NEWS

What the first polls after Trump’s conviction show — and don’t show

Analysis: Majorities agree with the verdict against Trump, but early national polling doesn’t find that the race against Biden has been transformed.

News organizations and pollsters released multiple snap surveys over the weekend to gauge the political landscape after a New York jury convicted former President Donald Trump on 34 felony counts of falsifying business records in connection with a hush money payment to adult film actor Stormy Daniels.

Here are five takeaways from what the different national surveys told us — and didn’t tell us — after the historic verdict.

1. Majorities agree with the verdict

A CBS News/YouGov poll showed that 57% of adults said the jury in Trump’s trial reached the correct verdict. That finding was backed up by a Morning Consult poll, in which 54% of registered voters said they approved of the verdict, as well as an ABC News/Ipsos survey, in which 50% of adults said the verdict was correct.

Those results are in line with pre-verdict national polls, which consistently showed slight majorities saying that the charges against Trump were serious, and that he was being held to the same standard as anyone else accused of those crimes.

2. Republicans remain firmly behind Trump

The headline of a Reuters/Ipsos poll released Saturday stated that 1 in 10 Republicans said they are less likely to vote for Trump after the verdict. But a fair warning: Those voters are in the clear minority of their party.

In fact, in the same poll, 55% of Republican voters said the verdict didn’t make a difference to their vote, and 34% said it made them more likely to vote for Trump.

 What’s more, the 1 in 10 GOP voters who said they were less likely to vote for Trump were nearly identical to what an NPR/PBS NewsHour/Marist poll found before the verdict. That survey, conducted May 21-23, showed that 10% of Republicans said they would be less likely to vote for Trump if he was convicted, 25% said they would be more likely and 68% said it would make no difference.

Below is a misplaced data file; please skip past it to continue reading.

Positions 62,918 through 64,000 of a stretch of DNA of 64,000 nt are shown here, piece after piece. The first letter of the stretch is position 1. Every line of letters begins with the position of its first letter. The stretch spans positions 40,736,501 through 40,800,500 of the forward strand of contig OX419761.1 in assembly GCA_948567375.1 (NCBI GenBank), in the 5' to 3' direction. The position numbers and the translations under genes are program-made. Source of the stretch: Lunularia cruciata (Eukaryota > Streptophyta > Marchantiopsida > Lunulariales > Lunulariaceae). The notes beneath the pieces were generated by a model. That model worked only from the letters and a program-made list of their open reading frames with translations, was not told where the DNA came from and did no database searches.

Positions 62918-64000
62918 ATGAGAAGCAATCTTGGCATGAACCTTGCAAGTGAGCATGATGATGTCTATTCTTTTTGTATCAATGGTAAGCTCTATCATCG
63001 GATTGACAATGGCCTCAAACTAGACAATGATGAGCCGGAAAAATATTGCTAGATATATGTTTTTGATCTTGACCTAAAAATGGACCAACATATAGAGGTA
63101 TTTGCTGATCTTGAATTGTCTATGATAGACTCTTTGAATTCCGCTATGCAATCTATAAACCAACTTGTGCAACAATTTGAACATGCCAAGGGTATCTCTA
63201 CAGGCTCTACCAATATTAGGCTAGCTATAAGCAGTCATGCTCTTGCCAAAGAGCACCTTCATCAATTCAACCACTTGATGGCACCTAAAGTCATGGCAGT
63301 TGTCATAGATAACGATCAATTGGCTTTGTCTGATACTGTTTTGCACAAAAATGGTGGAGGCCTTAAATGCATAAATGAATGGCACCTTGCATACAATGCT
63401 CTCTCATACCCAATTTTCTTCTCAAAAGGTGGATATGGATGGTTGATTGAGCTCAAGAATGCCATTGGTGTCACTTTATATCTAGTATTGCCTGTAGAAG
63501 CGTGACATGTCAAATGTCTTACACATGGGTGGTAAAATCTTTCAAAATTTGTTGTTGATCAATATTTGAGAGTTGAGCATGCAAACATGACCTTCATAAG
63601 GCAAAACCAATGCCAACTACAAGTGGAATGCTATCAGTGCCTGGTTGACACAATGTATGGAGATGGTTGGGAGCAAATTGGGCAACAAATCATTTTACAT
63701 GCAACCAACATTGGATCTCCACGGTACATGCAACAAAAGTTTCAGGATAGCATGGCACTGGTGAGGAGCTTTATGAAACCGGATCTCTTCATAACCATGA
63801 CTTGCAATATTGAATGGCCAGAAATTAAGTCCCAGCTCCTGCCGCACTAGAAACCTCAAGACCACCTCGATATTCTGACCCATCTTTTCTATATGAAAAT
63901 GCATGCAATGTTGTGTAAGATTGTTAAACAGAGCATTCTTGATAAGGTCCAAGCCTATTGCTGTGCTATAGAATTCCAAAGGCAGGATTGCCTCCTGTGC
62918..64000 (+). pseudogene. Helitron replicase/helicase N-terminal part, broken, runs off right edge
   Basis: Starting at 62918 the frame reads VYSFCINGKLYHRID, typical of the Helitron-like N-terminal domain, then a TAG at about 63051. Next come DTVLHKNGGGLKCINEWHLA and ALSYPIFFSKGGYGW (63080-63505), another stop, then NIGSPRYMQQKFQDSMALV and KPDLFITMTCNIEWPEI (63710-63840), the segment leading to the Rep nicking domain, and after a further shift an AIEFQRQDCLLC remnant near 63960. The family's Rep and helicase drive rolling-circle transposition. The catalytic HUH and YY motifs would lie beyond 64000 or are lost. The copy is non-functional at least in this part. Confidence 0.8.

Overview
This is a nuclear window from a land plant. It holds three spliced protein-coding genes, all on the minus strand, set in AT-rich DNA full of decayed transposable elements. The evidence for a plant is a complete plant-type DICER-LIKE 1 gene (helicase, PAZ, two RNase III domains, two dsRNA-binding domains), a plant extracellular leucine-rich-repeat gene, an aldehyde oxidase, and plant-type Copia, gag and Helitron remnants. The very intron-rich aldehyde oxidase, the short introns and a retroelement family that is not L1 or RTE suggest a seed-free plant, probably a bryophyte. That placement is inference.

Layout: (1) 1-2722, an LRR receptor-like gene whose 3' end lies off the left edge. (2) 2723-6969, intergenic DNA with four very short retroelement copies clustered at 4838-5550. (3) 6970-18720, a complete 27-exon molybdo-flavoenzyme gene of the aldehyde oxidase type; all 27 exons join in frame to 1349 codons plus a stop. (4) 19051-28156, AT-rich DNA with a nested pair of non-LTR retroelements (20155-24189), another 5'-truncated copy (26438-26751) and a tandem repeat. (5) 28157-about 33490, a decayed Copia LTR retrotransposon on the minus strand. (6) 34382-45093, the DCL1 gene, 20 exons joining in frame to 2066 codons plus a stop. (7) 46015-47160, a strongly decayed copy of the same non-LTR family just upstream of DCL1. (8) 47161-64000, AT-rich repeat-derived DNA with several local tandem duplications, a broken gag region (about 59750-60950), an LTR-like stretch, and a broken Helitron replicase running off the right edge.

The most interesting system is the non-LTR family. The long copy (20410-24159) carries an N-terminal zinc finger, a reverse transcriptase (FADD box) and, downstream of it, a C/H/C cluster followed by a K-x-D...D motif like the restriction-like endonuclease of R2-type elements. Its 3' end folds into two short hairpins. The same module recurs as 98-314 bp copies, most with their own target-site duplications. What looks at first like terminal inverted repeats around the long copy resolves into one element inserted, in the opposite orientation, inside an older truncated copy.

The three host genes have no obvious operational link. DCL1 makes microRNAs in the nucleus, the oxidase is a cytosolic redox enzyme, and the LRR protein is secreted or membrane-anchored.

Make no mistake: Even a sliver of Republicans defecting from Trump could be decisive five months from now. But the major takeaway — right now — is how 9 in 10 Republicans are standing behind him in the Reuters/Ipsos poll.

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3. The overall political environment hasn’t changed much

This might be the biggest conclusion so far from the early post-conviction polls. Two of the polls — Reuters/Ipsos and Morning Consult — released the results of the race between President Joe Biden and Trump after the verdict. While the movement in each was in Biden’s direction, it was within the margin of error and looked like other national surveys we’ve seen before the verdict.

  • Reuters/Ipsos poll of registered voters: Biden 41%, Trump 39% (compared to Biden 40%, Trump 40% previously).
  • Morning Consult poll of registered voters: Biden 45%, Trump 44% (compared to Trump 44%, Biden 42% previously).

In addition, the ABC News/Ipsos poll found the favorability ratings for Trump and Biden to be essentially unchanged from an earlier survey in March.

Now, analysts are correct that a permanent 2- or 3-point shift to Biden could also be decisive come November. Still, national polls showing 41% vs. 39% or 44% vs. 42% results don’t tell us who’s going to win — and only suggest that the race is close (especially under the Electoral College system). Plus, Thursday’s guilty verdict is unlikely to be the last major twist in the 2024 presidential election.

4. Swing voters seem to support Trump’s conviction

While the overall political environment appears to be unchanged, these numbers from the ABC News/Ipsos poll bear watching: A slight majority of independents believe (1) that the verdict was correct and (2) that Trump should end his candidacy.

And those opinions are even more pronounced among Americans who have unfavorable views of both Biden and Trump — the so-called double-haters — with about two-thirds of them thinking that the verdict was correct and that Trump should end his candidacy, according to the same poll.

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5. It’s still very early

It’s important to keep in mind: Snap polls conducted after historic events — like the first conviction of a former American president on criminal charges — might not always be the best indicators of what’s likely to come.

Let’s see what all the polls look like in the next week or two.

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